The downside is that a system is expensive to install – an average one will cost over £6,000. But on the plus side, your family can save up to 40% on their electricity bill, meaning that the large initial outlay can be recouped within a few years. There’s also the chance of earning what’s known as a “feed-in tariff”, which is selling your electricity back to the national grid. Not only are you powering your own home, but those of your neighbours as well, and getting paid for it!
What is it like emptying bins for a living? We asked Dave, a council refuse collector of ten years’ experience about the ups and downs of working in waste management.
What’s your average day like?
Get to the depot about 5.30am, and hit the roads around six, doing a single mapped round. It’s not as hard as it used to be now that it’s all wheelie bins, but we’ve got to work quickly to get the work all done in time, as routes have got longer over the years. Then we drive over to the waste plant outside town, dump the rubbish with them, and back to depot and home. Getting up early’s not much of a problem for me anymore, and at least I get to finish at 1.30pm.
What’s the worst part of the job?
There’s loads of things. Nobody mentioned the early mornings with pouring rain when you go to the job interview, for a start. Then there’s people who fill their bins with rubble instead of getting a skip or taking it to the tip. Oh, and drivers giving you abuse because they think you’re blocking the road. We do a crucial job – what if we give their street a miss for a month or so? Oh, and people giving you grief. Be nice to your bin men (and ladies) people!
And the best part?
Nice people coming to say hello when you empty their bin. One or two people even offer us a cuppa on a cold morning. Finishing in the early afternoon.
Has the job changed since you started?
Absolutely. We only used to have a single round for general rubbish, but now recycling means we have extra rounds for glass and paper and the like. The glass one’s the best, the big crash of bottles is my favourite sound.
Don’t you – you know – smell?
Since we stopped carrying bins around and started using wheelie bins, you hardly touch the rubbish these days. Yeah, the truck has a certain aroma about it, but a good shower after work and you’d never notice the difference.
What’s the funniest thing you saw?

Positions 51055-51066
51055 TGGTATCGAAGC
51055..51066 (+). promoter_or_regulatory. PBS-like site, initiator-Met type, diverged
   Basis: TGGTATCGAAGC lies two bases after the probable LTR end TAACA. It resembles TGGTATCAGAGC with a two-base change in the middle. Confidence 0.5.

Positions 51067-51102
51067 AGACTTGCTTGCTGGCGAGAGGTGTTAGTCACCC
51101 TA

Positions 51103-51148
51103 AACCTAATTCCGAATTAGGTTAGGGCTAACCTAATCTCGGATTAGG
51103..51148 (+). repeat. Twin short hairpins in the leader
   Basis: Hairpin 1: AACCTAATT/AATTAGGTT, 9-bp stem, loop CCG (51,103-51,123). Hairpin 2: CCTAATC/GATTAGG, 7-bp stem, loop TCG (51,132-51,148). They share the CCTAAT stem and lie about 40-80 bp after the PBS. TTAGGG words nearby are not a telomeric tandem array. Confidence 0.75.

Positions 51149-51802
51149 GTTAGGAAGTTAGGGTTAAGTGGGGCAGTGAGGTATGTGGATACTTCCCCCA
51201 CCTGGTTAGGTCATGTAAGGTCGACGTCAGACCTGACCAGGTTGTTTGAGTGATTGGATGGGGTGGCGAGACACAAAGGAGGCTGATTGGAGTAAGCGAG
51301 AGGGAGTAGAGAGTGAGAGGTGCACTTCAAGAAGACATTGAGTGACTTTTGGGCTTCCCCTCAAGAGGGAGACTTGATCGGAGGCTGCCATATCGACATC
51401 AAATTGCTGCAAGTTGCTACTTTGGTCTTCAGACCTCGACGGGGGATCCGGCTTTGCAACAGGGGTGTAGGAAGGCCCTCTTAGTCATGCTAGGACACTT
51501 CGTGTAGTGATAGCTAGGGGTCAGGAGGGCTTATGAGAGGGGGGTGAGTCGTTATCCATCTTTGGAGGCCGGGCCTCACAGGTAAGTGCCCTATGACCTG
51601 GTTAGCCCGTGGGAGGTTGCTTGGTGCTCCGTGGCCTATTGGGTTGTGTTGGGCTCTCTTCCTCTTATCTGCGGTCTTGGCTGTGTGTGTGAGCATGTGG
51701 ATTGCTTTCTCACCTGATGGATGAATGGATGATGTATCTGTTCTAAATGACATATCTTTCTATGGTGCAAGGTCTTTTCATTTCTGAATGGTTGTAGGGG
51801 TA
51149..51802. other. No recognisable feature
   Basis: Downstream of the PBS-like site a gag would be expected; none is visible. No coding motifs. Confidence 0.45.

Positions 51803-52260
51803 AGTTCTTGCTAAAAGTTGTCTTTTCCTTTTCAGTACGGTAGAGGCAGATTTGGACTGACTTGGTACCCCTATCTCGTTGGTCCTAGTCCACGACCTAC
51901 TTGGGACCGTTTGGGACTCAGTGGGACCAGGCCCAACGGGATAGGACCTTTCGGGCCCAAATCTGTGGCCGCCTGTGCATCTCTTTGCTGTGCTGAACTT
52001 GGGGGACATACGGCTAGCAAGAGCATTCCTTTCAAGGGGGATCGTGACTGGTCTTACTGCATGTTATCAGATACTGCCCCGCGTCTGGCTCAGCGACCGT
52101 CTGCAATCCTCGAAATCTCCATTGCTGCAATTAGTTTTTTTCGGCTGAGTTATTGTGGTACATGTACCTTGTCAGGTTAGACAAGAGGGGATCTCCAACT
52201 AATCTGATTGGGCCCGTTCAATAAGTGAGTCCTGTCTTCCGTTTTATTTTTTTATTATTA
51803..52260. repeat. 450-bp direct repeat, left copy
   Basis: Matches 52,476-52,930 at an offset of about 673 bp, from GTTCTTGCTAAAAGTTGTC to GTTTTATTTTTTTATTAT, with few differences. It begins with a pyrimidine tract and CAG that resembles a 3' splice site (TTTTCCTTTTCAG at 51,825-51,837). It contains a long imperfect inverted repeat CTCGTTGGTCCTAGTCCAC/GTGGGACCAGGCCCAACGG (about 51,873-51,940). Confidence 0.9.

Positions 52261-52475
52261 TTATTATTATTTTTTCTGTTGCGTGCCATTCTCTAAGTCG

The wheelie bin filled with helium balloons. My mate opened the lid and they all flew out. Of course, it was April Fool’s day, and the kid who did it was filming it.
And the worst?
Smelly stinky nappies. Horrible.
Teddy bears on the front of dump trucks. Is it cruel?
You probably love a fizzy drink, but have you ever wondered what happens to the tin once you’ve finished with it?
The first thing that will surprise you is that the tins aren’t actually made from tin any more. In fact, they haven’t been made from tin for many years now. Instead, they’re made from aluminium, which is light, durable, and – most importantly – 100% recyclable.
How can you tell if your can is made from aluminium? Number one – it says so on the side with the recycling information. And number two – and you can test this yourself – it won’t stick to a magnet.
Virtually all recycled aluminium is used to create new drink cans. Britain gets through millions of them every day – eight billion ever year – and the industry relies on people like you recycling their empties to keep prices down. It’s much cheaper to create new tins from old than to go out and mine new aluminium somewhere else in the world.
‘New’ aluminium has to be extracted from its ore called bauxite, and it’s an energy intensive process. In fact, recycling old aluminium cans instead uses 95% less energy than using new aluminium from bauxite ore. Experts say that three-quarters of the aluminium in use around the world today is recycled. That’s because it never loses quality no matter how many times it’s used, melted down and recycled into new goods.
The big problem is this: No matter how efficient it is to recycle aluminium cans, there is always a loss to the system because people still throw their empties away into their general waste bin and they end up in landfill. Millions of cans end up this way in Britain every year, and burying them in the ground means they’re lost forever, and new aluminium has to be bought instead to replace them.